Did you know stats reveal that an hour of downtime costs an average business about $8,000 in losses? But despite these potential losses, a whopping 51% of small businesses have not embraced cloud-based solutions to back up their data. Instead, they still rely on hardware solutions to store their sensitive details.
However, these solutions are problematic because, unlike online solutions like Microsoft Office 365 backup, they are vulnerable to easy loss.
So, how does cloud data backup come in? What are its benefits and shortcomings? Get all the answers to these critical questions in the remaining sections of this post.
Cloud data storage has many benefits you won’t find in its hardware counterpart. Here are the four leading ones.
Ones you go to the cloud, you don’t need to worry about hardware upgrades since the service provider handles that.
Also, you no longer trouble yourself handling software updates because the cloud carrier also takes care of that. Lastly, all the electricity costs and other maintenance expenses lie with the vendor. In this way, the vendor helps you to focus on your core duties, making cloud storage more robust and efficient.
Also, cloud solutions are more secure than hardware storage. For instance, their hardware counterparts can be stolen or destroyed through fires or floods. However, data companies have tight security around their installations.
Some house their installations on power grids with armed security 24/7. Their installations are built using unique materials that can withstand level 5 hurricanes. Also, their encryption is safer because they use military-grade coding. This way, your data are safer—physically and virtually.
Cloud data storage is also convenient because you can access your information anywhere 24/7. Can you imagine the stress of going back to your office to retrieve your data stored on a hard drive? With cloud solutions, all these hassles become forgotten history.
Scalability is another benefit you enjoy when migrating your data to the cloud. This storage option lets you spend money only on the storage you use. It allows you to add or reduce storage space based on your current needs.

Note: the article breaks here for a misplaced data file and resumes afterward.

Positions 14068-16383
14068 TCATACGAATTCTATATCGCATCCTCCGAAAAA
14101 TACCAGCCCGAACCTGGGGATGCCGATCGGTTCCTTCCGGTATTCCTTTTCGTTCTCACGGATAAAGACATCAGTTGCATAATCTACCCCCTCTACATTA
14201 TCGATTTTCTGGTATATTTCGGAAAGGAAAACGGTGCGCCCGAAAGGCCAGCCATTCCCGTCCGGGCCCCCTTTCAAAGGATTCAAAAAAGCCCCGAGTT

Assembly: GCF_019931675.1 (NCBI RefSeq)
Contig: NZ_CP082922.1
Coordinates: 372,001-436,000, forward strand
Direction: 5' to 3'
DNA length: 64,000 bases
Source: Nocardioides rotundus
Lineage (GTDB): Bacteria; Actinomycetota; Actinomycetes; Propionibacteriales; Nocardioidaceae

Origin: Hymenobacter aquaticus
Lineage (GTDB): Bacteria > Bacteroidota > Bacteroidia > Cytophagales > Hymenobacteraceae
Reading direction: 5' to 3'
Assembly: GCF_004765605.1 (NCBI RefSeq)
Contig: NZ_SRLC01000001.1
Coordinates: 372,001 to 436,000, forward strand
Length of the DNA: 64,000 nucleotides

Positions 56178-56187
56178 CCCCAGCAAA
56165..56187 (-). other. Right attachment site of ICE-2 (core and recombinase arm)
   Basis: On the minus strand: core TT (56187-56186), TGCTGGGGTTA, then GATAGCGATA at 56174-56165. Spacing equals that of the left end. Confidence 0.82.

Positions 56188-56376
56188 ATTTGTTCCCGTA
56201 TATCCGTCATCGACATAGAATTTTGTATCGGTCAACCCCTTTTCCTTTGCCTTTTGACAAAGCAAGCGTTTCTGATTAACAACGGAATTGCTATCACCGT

For example, if you need 5 TB this year, you will pay for that. But if the following year it changes to 3.5 TB, then you will only pay for that storage amount. This way, you don’t lock up your valuable and limited funds in expenses you don’t need.
Despite its beautiful advantages, cloud storage has some shortcomings worth noting. Here are some of them.
A Nexsansurvey with top executives yielded negative feedback. For instance, only 3% of them felt storing their sensitive data on the cloud is safe and private. For instance, some expressed concerns with issues like internal and external permission management.
Also, they were concerned about the possibility of some vendors accessing data for encoding and marketing purposes. Others worried about accidental deletion on shared storage drives.
Compliance is another disadvantage of cloud storage for some industries. For example, heavily regulated industries, such as healthcare, listed companies, and banks have jitters storing their data on public clouds.
Those that consider using them are usually very reserved and extra-cautious. Complying with data regulation can be challenging for players in these industries. It becomes trickier in cases where different third parties and jurisdictions can assess the stored information.
Download and data speed is another concern when storing data on the cloud. So far, speeds have improved over time. However, the Nexsan survey we saw earlier still showed that 22% of executives interviewed mentioned speed as a barrier to embracing cloud storage. They worried about the time it takes one while downloading or uploading data.
Lastly, the ease of migrating from one vendor to another is another challenge facing cloud storage. It’s difficult to migrate to another vendor after signing up for cloud services by a given supplier.
This problem usually affects large businesses and organizations with huge data sums because it’s more complex to move large amounts of data. It’s more pronounced, especially when a company falls out with the supplier.
There you go with the pros and cons of cloud data storage. We hope these insights will assist you in making the right choice.
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